I took some photographs of my subjects from different angles solely to illustrate the process of seeking the perfect composition. I highly recommend that you do not draw form photography but rather from real life. Set up your subjects, set up a drawing or painting area nearby, and paint the three-dimensional objects that you actually see, not a photograph of these objects. Once you are comfortable painting from real life compositions as well as from memory and imagination, you may use photographs for reference, but the process then will be very different than just copying the photo. For now, let’s work with what we actually see.

After moving my subjects around a bit, and myself shifting around them, looming over them and kneeling to look up at them, I finally find an angle that is the most interesting to me. From this vantage point, down on one knee, the yellow glass becomes completely obstructed by the orange one giving it an extra burst of color. I really like this effect and will go with this composition. In a photography course that I am taking, I learned that most subjects become more interesting when photographed slightly from below. I will apply that principle here and situate myself slightly lower than my subject. Relocating the subject to your work station is of course also an option, especially if you have great natural lighting in your room or studio.

As always, we begin with a rough sketch. This is the composition that I finally decided to capture. Working in my digital painting program I create a square canvas and begin sketching the scene that I already cropped in my mind. I am only interested in the composition and the simple structure of the objects at this point.



When drawing geometrically accurate and symmetrical objects it is often tempting to use guides, rulers or a compass when working both digitally and analog. I strongly encourage you not to fall into that trap. We are not creating a blueprint. We are depicting what your eyes tell your brain to perceive. We do not see perfect lines. We see concepts. Here, from where I’m sitting, I see a glass that is slightly warped by perspective. I will sketch it exactly as I see it, and if it comes out a little bit crooked it will be received even better. There will be an element of imperfection, of cuteness to it.


Because I am working in a digital program I can apply geometry to my sketch AFTER it is done just for the sake of demonstration. Notice that while my glass appears to have realistic proportions, it is slightly inaccurate. The three virtual ovals are not exactly parallel to each other. Yet, they are not randomly placed either. From where I’m sitting the glass looks almost like it is slightly curved. I want to exaggerate it a bit to give it kind of a cute sense of grandeur.


For the sake of demonstration, I will apply a virtual grid so that you can see that the perspective lines I have created for my glass are not perfect, yet consistent. Had I applied the grid to begin with and used the circle tool to create perfect ovals, my glass would have looked too graphic and unnatural. I do not wish to create a graphic design. I wish to create a painting.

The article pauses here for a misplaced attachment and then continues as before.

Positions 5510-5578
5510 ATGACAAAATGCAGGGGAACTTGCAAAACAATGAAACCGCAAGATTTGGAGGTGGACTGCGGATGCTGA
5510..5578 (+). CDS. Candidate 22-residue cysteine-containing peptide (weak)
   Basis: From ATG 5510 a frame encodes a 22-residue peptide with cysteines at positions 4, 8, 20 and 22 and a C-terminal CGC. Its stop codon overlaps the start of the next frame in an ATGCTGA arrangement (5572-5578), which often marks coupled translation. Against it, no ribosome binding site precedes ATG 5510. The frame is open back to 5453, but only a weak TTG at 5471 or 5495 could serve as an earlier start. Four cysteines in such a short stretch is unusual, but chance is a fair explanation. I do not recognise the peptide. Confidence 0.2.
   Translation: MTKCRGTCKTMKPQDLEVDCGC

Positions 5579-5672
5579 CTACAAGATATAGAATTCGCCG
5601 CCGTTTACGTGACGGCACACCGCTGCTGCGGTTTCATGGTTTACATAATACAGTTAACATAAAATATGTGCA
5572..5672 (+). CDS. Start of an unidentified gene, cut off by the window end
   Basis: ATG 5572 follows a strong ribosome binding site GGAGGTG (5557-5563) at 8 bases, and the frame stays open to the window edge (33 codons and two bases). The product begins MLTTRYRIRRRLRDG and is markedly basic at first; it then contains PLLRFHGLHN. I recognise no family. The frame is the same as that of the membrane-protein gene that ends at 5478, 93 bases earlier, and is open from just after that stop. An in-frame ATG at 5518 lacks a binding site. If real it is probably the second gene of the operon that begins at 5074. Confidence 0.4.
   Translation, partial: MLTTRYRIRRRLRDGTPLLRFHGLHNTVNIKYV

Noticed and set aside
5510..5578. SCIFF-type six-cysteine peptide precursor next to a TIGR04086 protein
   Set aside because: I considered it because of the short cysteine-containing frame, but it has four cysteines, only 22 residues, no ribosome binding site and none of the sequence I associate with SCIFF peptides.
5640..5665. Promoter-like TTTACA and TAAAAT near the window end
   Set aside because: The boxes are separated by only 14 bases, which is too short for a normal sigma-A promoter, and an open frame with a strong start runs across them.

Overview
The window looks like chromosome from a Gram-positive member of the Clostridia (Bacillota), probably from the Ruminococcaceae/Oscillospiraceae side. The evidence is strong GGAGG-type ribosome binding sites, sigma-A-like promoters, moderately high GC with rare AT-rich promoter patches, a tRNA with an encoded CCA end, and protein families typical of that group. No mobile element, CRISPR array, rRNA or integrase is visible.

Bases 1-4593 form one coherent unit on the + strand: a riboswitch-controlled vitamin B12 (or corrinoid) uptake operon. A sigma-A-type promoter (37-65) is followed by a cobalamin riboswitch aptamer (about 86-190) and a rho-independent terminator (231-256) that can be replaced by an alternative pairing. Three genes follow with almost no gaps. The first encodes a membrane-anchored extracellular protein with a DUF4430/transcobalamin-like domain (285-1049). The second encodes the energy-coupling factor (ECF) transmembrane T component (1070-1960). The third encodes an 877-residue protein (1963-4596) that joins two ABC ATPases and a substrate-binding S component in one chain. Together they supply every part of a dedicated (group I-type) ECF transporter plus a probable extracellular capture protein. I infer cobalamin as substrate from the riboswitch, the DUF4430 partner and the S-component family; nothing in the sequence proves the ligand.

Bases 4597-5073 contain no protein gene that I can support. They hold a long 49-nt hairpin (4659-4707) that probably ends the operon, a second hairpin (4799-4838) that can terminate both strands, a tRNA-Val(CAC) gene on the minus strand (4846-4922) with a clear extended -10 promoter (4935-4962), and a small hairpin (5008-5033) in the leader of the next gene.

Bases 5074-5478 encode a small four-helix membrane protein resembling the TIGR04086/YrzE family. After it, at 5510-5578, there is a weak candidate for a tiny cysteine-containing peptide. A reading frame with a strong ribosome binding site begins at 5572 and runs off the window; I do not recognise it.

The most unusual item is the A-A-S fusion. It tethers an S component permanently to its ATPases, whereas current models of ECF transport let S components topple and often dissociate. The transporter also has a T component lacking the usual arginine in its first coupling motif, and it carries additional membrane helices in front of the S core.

I remove the grid and continue with my free-hand sketch. It is important to keep your composition simple and readable. Mine consists of three main layers/subjects. The first and most important layer is, of course, the glass itself. It will receive the most attention to detail as I paint it.


The second most important layer in this composition is the lovely reflective metal and a little glass weight that I have laying around. They are there to demonstrate space and depth of field. They create the scene for our glass. They will receive a lot of attention, but they don’t need to be quite as polished in the final draft as the main character.


Finally, there is another object visible in the background. It is not very importanyt in terms of detail or even focus. It is pretty much a backdrop. It will receive the least amount of attention.

Now that I’ve established what I am depicting, I begin adding little structure lines to my most important subjects to begin building their shapes. At this point, I am also marking the lightest parts of my subjects, the brightest glow that appears on their surfaces.


Inspecting my still life I realize that light is as much a character in this scene as the objects that it illuminates. In fact, it is really the sunshine that I am painting with the help of these objects. I’ve marked the potentially lightest parts of painting as a demonstartion for you in this graphic.


Since light is now a character that we are depicting, I shift my attention to the beautiful orange and yellow glow that is cast through the glasses onto the shiny metal. The glass in combination with this delightful artifact now become my main subjects.


Now that I have the scene built, I prosede to apply rough brushstrokes to the parts of the objects that look the darkest to me.


This will take a while, especially if you are working with pencils. This light technique, however, is ideal for brush painting with acrylic or oil paint, or the digital equivalent of the two.